McCain hits Hillary with his own '3 am' ad

John McCain's presidential campaign wasted no time on Wednesday responding to Sen. Hillary Clinton's "3 a.m." attack ad by preparing a Web video of its own. Late Wednesday, the campaign circulated a script of the soon-to-be-released clip with the much talked about 3 a.m. White House emergency theme. ... Watch the video HERE.

McCain shies away from religion talk

Raised Episcopalian, McCain now attends a Baptist megachurch in Phoenix. But he has not been baptized and rarely talks of his faith in anything but the broadest terms or as it relates to how it enabled him to survive 5 ˝ years in captivity as a POW.
In this way, McCain, 71, is a throwback to an earlier generation when such personal matters were kept personal. To talk of Jesus Christ in the comfortable, matter of fact fashion of the past two baby-boom era presidents would be unthinkable.




McCain urges military growth

"The former Secretary of Defense disagreed, and we waited too long to begin that build-up," said McCain. "Had we begun to do it right after 9/11, as we realized that we were now in a global struggle against a malicious enemy, or as we embarked on two wars, or even when it became clear to many of us that our flawed strategy and inadequate troop levels in Iraq were going to result in that conflict lasting far longer than anticipated, we would not be in the situation we are in today."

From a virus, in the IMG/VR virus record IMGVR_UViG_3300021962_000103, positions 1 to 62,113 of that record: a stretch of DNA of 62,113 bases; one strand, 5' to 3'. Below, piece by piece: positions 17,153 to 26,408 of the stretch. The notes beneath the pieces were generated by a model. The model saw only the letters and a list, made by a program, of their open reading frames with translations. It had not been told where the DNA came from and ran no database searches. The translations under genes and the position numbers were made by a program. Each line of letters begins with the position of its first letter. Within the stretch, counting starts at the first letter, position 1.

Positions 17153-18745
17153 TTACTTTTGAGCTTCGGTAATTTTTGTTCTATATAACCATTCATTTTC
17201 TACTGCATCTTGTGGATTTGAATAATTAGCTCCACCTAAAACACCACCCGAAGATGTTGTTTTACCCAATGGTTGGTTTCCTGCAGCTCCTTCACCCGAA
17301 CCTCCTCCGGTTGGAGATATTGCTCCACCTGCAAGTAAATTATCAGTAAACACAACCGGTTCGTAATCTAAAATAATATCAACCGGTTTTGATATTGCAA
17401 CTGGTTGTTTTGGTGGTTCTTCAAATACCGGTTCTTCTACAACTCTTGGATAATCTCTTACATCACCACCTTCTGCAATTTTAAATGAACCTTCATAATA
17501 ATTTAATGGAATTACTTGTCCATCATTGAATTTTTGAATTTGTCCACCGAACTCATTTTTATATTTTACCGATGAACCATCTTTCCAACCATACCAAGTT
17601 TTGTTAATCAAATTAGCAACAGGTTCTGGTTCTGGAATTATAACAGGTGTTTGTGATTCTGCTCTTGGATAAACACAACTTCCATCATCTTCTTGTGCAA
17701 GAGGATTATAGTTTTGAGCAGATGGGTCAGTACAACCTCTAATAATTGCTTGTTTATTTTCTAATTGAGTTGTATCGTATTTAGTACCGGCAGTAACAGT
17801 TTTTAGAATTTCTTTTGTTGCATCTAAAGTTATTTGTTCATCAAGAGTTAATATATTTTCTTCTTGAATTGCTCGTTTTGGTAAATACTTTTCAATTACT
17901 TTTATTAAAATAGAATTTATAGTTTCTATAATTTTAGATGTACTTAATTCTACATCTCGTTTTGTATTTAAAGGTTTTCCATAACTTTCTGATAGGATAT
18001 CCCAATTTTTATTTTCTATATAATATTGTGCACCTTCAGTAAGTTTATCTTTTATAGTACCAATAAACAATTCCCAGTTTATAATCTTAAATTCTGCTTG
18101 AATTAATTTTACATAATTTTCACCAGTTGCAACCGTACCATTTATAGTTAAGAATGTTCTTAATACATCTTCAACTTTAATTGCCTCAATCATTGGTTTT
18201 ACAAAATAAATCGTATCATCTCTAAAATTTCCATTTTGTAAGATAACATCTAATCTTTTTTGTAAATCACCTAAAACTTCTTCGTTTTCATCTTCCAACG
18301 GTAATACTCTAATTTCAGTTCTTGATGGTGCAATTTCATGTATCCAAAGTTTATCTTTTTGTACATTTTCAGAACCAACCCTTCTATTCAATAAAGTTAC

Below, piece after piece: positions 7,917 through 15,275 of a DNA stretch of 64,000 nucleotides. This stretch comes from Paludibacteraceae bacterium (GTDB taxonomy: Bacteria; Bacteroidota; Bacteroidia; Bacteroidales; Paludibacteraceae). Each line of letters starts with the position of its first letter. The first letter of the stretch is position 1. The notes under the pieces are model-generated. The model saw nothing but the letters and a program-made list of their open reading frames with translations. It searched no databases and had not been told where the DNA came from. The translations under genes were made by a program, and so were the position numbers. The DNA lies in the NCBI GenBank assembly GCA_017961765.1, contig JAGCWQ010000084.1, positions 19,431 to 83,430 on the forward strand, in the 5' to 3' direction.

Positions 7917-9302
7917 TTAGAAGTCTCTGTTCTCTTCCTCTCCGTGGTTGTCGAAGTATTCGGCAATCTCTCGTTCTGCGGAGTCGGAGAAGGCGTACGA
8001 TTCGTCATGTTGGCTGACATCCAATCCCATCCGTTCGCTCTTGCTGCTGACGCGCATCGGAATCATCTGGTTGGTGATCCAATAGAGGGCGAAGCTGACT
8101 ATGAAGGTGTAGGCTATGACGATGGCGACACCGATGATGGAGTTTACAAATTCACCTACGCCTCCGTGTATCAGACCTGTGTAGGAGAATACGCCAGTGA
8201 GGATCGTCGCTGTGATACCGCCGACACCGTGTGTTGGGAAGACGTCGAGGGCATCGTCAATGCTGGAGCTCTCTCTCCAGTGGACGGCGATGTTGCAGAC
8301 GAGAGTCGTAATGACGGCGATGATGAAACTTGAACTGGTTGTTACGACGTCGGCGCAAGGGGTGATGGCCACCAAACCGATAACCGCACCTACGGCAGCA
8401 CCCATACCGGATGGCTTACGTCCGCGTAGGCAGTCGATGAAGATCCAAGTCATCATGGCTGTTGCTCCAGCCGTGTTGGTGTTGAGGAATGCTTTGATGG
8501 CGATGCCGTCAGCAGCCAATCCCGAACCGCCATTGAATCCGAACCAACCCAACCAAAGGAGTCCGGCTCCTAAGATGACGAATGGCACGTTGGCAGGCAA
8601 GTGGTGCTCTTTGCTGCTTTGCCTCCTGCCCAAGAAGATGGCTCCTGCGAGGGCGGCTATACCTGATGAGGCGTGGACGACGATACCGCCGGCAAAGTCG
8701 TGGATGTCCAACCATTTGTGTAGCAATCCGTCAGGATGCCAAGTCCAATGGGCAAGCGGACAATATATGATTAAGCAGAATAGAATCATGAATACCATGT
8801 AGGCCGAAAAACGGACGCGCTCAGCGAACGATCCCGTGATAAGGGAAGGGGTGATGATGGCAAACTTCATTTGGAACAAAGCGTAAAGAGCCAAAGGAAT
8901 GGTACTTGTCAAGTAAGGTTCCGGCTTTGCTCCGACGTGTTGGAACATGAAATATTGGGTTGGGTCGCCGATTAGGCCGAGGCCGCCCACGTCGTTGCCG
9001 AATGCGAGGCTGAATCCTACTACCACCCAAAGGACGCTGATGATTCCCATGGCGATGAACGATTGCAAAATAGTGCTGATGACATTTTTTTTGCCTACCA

The Arizona Senator ruled out the use of a draft to accomplish this goal, but cited one way was to increase the presence of ROTC groups on University campuses across the nation. He went on to scold those schools that deny the ROTC "privilege" as being "disgraceful".

see also: McCain urges volunteerism





Hillary Clinton... today's headlines with excerpts

Bill's blow-up, illustrated?

Here's an image of Bill Clinton
and Rachel Binah in what looks
like fairly heated conversation
at the California Democratic
Convention Sunday.




Hillary keeps her Pennsylvania lead

Hillary Clinton holds a nine-point lead in the Pennsylvania Democratic primary, according to a new Quinnipiac University poll. But it is the survey's general election numbers from three key swing states that may do more to bolster the New York senator's campaign.

see also: Obama gains on Clinton in Pennsylvania

Hillary to Bill Richardson: He cannot win

Sources with direct knowledge of the conversation between Sen. Clinton and Governor Bill Richardson, prior to the Governor's endorsement of Obama say she told him flatly, "He cannot win, Bill. He cannot win."

Richardson, who served in President Clinton's cabinet, disagreed.

Bill compares Hillary to RFK